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End ban on root node edits?

by tye (Sage)
on Oct 03, 2003 at 21:33 UTC ( #296401=monkdiscuss: print w/replies, xml ) Need Help??

The ban on logged-in users making changes to their own root nodes (in some sections but not others) mostly just leads to duplicate nodes (and is probably the primary reason for non-anonymous duplicates, IMHO).

This "ban" has been at PM longer than I have been here and I've heard justifications for it of "a node could get approved and then the author could change it to be highly offensive". But the risk of that is less of a concern to me than the current "busy work" of dealing with the many duplicate nodes, especially since the current moderation system is better at dealing with hiding, removal, or modification of offensive material than at dealing with duplicates.

I have plans for greatly improving PM's duplicate node prevention. I also have plans for a mechanism to prevent people from wiping their old nodes1 and this could be applied to approved root nodes in all sections. So, down the road, both problems should become less serious.

But in the mean time, I'd like to allow users to edit their own root nodes in all sections and deal with abuses when they come up (which I hope will be a net win over the current work of dealing with duplicates when they come up).

Discuss. (:

1 By requiring approval and/or keeping backups for changes to nodes that are more than H hours old if more than P% of the original characters of the node are not preserved (and perhaps check for hiding via HTML comments and measure P in terms of the backed-up original from the first "late edit").

(Updated to finish one sentence, expand another.)

                - tye

Replies are listed 'Best First'.
•Re: End ban on root node edits?
by merlyn (Sage) on Oct 03, 2003 at 21:55 UTC
Re: End ban on root node edits?
by grinder (Bishop) on Oct 03, 2003 at 22:13 UTC

    Hear! Hear! I think this is an excellent idea. I've chosen to post more than once in Mediations rather than SoPW or PMD because I knew I could amend the root node. The YAPC::Europe monk list was one such example.

    I think there are sufficient eyeballs to catch any jiggery-pokery and there's also thepen's archive (sort of like why one should always have a syslog server to capture the logs from the rest of your servers -- it makes it much harder to cover your tracks).

      Hear! Hear! I think this is an excellent idea. I've chosen to post more than once in Mediations rather than SoPW or PMD because I knew I could amend the root node.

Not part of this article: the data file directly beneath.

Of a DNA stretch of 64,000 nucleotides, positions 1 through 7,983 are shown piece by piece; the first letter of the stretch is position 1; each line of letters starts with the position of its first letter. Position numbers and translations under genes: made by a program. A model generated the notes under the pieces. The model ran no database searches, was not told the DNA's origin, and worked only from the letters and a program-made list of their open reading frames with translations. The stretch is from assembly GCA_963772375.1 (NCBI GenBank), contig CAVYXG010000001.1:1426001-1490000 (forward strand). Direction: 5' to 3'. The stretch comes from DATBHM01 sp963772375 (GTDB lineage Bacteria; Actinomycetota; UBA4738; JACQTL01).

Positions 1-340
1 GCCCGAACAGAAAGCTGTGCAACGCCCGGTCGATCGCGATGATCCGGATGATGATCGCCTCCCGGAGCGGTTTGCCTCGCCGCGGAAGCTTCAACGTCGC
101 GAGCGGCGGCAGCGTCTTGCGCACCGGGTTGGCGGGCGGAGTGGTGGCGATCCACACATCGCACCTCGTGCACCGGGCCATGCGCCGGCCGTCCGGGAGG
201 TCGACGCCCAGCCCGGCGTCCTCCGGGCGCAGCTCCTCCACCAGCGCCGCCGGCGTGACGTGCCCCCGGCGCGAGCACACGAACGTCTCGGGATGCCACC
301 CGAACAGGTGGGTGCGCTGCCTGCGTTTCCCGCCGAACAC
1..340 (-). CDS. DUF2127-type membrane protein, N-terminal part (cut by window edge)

Well said. I agree totally.


        First they ignore you, then they laugh at you, then they fight you, then you win.
        -- Gandhi

Re: End ban on root node edits?
by Corion (Pope) on Oct 03, 2003 at 22:13 UTC

    People have been emptying their replies already, and we will see that with root nodes as well, but I guess that's less annoyance than having people post duplicates.

    I guess that we would have seen the downside of root-node editing already with replies, so I guess the perceived risk wasn't as high yet.

    In short, let's see whether this changes what janitors are called upon :-)

    perl -MHTTP::Daemon -MHTTP::Response -MLWP::Simple -e ' ; # The $d = new HTTP::Daemon and fork and getprint $d->url and exit;#spider ($c = $d->accept())->get_request(); $c->send_response( new #in the HTTP::Response(200,$_,$_,qq(Just another Perl hacker\n))); ' # web
Re: End ban on root node edits?
by dws (Chancellor) on Oct 03, 2003 at 22:05 UTC
    Let's treat this as a social experiment, and give it a go.
Re: End ban on root node edits?
by tcf22 (Priest) on Oct 04, 2003 at 00:00 UTC
    I'm all for it. If it becomes a problem, you could always take it away. Or maybe just give it to higher level monks. Make it an earned privilage. If we can trust level 6 monks to moderate, why not allow them to edit their own root nodes.

    - Tom

(wil) Re: End ban on root node edits?
by wil (Priest) on Oct 04, 2003 at 07:21 UTC
    How about making it more alarmingly obvious that you can edit your node? Simple stuff like changing the 'submit/stumbit' button to 'edit' or 'update' when you're viewing one of your own nodes? From what I can see there is nothing to suggest to the really clueless first time user what's actually going to happen if you edit your text beneath your post -- does it get resubmitted twice?

    - wil

      Excellent idea! I've started making the changes to allowing editting of root nodes and I'm also changing 'submit' to 'create' on preview pages and 'submit' to 'update' on edit pages.

                      - tye
        ++ for usability. god job.

        - wil
Re: End ban on root node edits?
by bart (Canon) on Oct 04, 2003 at 10:03 UTC